In year two you will study five core modules as required for British Psychological Society (BPS) accreditation, which include key topics in developmental, cognitive, individual, social and biological psychology, and a critical evaluation of competing theoretical approaches. You will also have a choice of optional modules in the field of education.
In the final year you will take two core modules, including a research project, and can choose two advanced optional modules, depending on your areas of interest. On completion of the degree you will have an understanding of data analysis, be able to conduct statistical analysis using Statistical Package for the Social Sciences (SPSS) and will have developed a range of general skills in problem-solving and effective communication.
An indicative guide to the structure of this programme, year by year.
Core or compulsory module(s)
- Introduction to Education Studies
This module offers a multi-disciplinary introduction to the field of education studies. The module starts from the students own experiences in education by asking them to reflect on their own educational journeys and to work together to map the contours of the current educational systems. The module then takes a chronological approach to introducing students to diverse ideas about education that have developed over time (from Ancient Greece onwards) but continue to influence education in the 21st century. The module concludes with a series of interdisciplinary debates on some of the 'big questions' in education, in order for students to consider how various perspectives can be brought to bear on these key issues.
- Psychological Research
- Standard introduction to psychological research methods for the first year of study of an undergraduate Psychology degree. This module will cover principles of research design and quantitative and qualitative techniques for analysing data, study skills. Ethical considerations that need to be taken into account when conducting research will be covered. Students will be shown how to present data and report research studies.
- Psychology: The Science of Behaviour
- Standard introduction to psychology for the first year of study of an undergraduate Psychology degree. This module will provide coverage of some of the various subfields that comprise psychology. It will include lectures on topics such as historical perspectives in psychology, development, language, learning, memory, perception, personality, clinical and social psychology.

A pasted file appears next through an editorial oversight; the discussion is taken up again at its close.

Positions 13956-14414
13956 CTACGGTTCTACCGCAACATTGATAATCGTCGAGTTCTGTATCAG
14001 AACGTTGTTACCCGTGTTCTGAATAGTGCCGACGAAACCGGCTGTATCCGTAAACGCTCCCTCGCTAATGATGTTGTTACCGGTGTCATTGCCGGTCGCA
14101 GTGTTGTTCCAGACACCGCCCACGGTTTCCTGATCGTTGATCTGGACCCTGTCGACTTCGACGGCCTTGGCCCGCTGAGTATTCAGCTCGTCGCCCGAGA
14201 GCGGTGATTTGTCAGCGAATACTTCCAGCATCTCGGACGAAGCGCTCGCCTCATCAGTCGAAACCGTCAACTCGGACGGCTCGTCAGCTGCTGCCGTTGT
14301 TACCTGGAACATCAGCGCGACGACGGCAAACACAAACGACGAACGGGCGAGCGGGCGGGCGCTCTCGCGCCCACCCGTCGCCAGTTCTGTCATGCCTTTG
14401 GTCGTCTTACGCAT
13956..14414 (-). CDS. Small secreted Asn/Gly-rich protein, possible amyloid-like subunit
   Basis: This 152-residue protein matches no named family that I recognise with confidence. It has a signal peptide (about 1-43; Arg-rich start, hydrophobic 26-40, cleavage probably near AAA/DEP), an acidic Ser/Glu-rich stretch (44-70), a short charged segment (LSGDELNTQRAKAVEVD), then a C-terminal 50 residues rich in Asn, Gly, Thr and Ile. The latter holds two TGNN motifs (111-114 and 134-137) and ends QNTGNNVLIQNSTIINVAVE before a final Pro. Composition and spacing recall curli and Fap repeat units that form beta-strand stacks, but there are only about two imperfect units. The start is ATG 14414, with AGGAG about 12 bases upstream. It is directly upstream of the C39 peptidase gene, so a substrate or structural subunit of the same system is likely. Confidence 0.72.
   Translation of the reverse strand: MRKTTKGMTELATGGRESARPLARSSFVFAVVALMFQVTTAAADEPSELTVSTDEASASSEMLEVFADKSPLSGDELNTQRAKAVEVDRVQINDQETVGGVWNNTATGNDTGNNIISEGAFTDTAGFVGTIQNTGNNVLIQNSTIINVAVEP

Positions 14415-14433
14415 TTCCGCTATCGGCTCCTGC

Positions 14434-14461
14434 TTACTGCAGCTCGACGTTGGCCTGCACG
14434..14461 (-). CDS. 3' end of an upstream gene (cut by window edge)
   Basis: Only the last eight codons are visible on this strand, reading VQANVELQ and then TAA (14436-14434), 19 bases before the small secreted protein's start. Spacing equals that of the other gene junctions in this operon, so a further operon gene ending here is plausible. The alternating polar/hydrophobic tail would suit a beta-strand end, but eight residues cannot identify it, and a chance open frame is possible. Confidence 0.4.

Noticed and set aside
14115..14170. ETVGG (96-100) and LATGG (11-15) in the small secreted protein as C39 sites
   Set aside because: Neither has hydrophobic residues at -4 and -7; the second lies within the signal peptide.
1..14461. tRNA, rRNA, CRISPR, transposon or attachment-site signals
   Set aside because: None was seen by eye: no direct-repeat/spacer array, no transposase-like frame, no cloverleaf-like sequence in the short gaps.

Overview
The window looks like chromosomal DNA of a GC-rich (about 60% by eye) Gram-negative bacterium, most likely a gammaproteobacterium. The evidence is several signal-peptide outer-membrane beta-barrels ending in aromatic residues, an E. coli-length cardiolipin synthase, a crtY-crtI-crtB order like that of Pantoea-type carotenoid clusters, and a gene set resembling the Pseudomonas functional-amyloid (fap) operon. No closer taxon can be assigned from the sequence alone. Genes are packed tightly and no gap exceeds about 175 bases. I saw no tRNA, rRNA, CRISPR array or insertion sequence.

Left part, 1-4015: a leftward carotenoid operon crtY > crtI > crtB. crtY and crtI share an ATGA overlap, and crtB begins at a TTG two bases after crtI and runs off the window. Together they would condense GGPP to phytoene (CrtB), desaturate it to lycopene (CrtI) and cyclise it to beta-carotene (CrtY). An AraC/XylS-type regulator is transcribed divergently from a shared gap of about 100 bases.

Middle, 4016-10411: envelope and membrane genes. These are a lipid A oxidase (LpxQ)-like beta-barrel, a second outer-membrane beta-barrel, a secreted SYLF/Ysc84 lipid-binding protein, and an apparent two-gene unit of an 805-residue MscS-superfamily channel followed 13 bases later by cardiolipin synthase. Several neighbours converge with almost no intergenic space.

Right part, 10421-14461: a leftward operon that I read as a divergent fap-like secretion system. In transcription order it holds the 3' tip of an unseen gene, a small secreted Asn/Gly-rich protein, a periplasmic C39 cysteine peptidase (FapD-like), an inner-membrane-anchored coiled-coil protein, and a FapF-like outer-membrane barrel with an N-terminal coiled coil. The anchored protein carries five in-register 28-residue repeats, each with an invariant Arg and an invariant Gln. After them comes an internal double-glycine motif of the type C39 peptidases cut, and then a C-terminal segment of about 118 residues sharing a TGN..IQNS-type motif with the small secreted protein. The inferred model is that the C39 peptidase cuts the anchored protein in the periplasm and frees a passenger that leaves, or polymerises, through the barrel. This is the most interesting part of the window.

- Indicative optional modules include:
- How People Learn
This module will provide a general introduction to the processes of human learning, both as individuals and in groups and society, and in childhood and adolescence as well as in adulthood and over the lifecourse. This is a compulsory module to be taken in Year 1 of the BA (Hons) Education Studies.
- Representations of Education in Film
- Living in a Schooled Society
The purpose of this module is to provide the foundations for one of the central ideas that motivates the UCL BA in Education Studies: the idea that education has become one of the most important lenses for understanding the world around us today. The close study of education is essential not only for understanding the nature and significance of teaching and learning in schools, colleges and universities, but also for developing our awareness of how education shapes - and is shaped by - the entire rest of society, outside of the formal education system itself. Some scholars speak of the rise of a 'schooled society', in which all social practices and institutions are increasingly influenced by and structured around ideas, values and discourses about education, learning, schooling, development, knowledge and skill.
The goal of this module is to help students develop their critical ability to recognise, reflect upon and analyse what it means to be living, as we all do today, in an ever more schooled society.
Core British Psychological Society modules
- Brain and Behaviour
- Cognitive Psychology
- Personality and Individual Differences
- Research Methods and Statistics
- Social and Developmental Psychology
- Indicative optional modules include:
- The Learning Sciences
This module introduces students to the interdisciplinary field of the Learning Sciences while developing their understanding of the theoretical approaches that inform the design of learning environments and teachers professional judgment. It will enable students to develop an understanding of the cognitive and social processes that result in learning.
- Sociology of Childhood
This module provides a comprehensive introduction to key trends and debates in the sociological study of childhood. It offers students an opportunity to explore cutting edge research on the diversity of childrens lives across time and place. Drawing on the work of leading scholars in the field, the module will prompt consideration of the contradictions and continuities in ways children are positioned in different contexts. This will enable exploration of adult-child power relations, unequal childhoods, the intersections of local and global childhoods, childrens rights, and childrens contributions to their social, political and economic worlds.
Students will examine a variety of representations of childhood (e.g. in film, advertisements, policy) and their social and political implications.The module will encourage reflection on the significance of sociological understandings of childhood for research, professional practice, and policy.
- Educating and Organising for Social Justice